In a historic trilateral summit held at the White House on Thursday, President Joe Biden hosted the leaders of Japan and the Philippines, reaffirming the United States' "ironclad" defense commitments to both countries amid their ongoing territorial disputes with China. The meeting, which brought together Filipino President Ferdinand Marcos Jr. and Japanese Prime Minister Fumio Kishida, underscored the administration's efforts to bolster alliances in the Indo-Pacific region and counter Chinese aggression.

"When we stand as one, we're able to forge a better future for all," Biden declared in the East Room of the White House. The summit focused on the separate territorial disputes Japan and the Philippines have with China, specifically the Senkaku Islands in the East China Sea and areas of the South China Sea, such as Second Thomas Shoal.

Tensions between the Philippines and China have escalated in recent months, with clashes occurring when Philippine attempts to resupply forces stationed on a grounded World War II-era navy transport ship on Second Thomas Shoal were met with Chinese Coast Guard ships firing water cannons, resulting in injuries to Filipino sailors and damage to vessels. China claims the shoal, which lies within the Philippines' exclusive economic zone, as its sovereign territory, defying an international arbitration ruling.

In response to these incidents, Biden stated, "Any attack on Philippine aircraft, vessels, or armed forces in the South China Sea would invoke our mutual defense treaty." The 1951 mutual defense treaty between the US and the Philippines stipulates that both sides would help defend each other if either were attacked by a third party.

The trilateral summit also saw the announcement of several initiatives aimed at bolstering the Philippines' military capabilities and infrastructure. The White House revealed plans for a new rail and shipping corridor between the Philippines' Clark Air Base and Subic Naval Base, a move designed to send a clear message to Beijing. Additionally, the US and Japan pledged millions of dollars in funding for Open Radio Access Network technology and an upcoming Coast Guard patrol in the Indo-Pacific.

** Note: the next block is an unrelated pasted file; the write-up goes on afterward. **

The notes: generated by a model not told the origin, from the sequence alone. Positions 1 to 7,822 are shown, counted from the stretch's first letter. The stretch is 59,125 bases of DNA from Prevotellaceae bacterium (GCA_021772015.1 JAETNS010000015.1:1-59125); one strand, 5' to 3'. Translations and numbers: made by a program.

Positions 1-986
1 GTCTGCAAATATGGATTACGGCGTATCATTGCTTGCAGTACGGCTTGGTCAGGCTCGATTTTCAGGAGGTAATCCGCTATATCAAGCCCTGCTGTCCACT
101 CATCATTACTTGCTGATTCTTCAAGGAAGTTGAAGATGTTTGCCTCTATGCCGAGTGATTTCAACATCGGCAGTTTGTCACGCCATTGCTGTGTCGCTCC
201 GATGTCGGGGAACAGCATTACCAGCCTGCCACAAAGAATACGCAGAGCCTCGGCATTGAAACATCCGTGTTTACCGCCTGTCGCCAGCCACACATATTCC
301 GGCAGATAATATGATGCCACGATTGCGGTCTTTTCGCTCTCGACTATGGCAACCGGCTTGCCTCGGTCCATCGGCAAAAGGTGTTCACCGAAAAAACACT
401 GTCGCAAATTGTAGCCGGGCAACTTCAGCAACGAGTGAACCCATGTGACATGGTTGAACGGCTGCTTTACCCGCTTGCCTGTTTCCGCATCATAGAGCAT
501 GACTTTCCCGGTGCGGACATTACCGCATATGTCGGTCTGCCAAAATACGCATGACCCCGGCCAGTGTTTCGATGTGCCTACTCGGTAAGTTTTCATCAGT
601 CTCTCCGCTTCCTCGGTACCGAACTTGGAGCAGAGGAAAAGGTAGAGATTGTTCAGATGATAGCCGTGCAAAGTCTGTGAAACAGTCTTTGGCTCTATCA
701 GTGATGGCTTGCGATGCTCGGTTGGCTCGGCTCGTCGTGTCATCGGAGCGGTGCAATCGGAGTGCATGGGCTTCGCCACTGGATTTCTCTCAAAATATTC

President Marcos emphasized the shared values and vision of the three countries, stating, "The Philippines, Japan, and the United States meet today as friends and partners bound by a shared vision in pursuit of a peaceful, stable, and prosperous Indo-Pacific." He added that the three nations are "linked by a profound respect for democracy, good governance, and the rule of law."

The summit comes as the region grapples with the uncertainty of China's aggressive posture toward Taiwan and the South China Sea, along with nuclear provocations from North Korea and its burgeoning relationship with Russia. These concerns have drawn regional allies closer to the US, with Japan serving as a key partner in Biden's alliance-building efforts in the Indo-Pacific.

Japan has significantly shifted its defense posture in recent years, committing to increasing defense spending to 2% of GDP by 2037 and acquiring American Tomahawk missiles to enhance its counterstrike capabilities. Meanwhile, the US has sought to reestablish strong ties with the Philippines, which had frayed under former President Rodrigo Duterte's pursuit of closer relations with China.

In the days leading up to the summit, the US, Japan, Philippines, and Australia conducted maritime military exercises near the Philippines' Exclusive Economic Zone (EEZ) in response to alleged "harassment" by Chinese ships in the South China Sea.

As the three leaders expressed their "serious concern" over China's actions in the disputed waters, they reiterated the importance of respecting the sovereign rights of states within their EEZs, consistent with international law and the United Nations Convention on the Law of the Sea (UNCLOS). The joint statement also highlighted their opposition to China's "dangerous and coercive use of Coast Guard and maritime militia vessels in the South China Sea."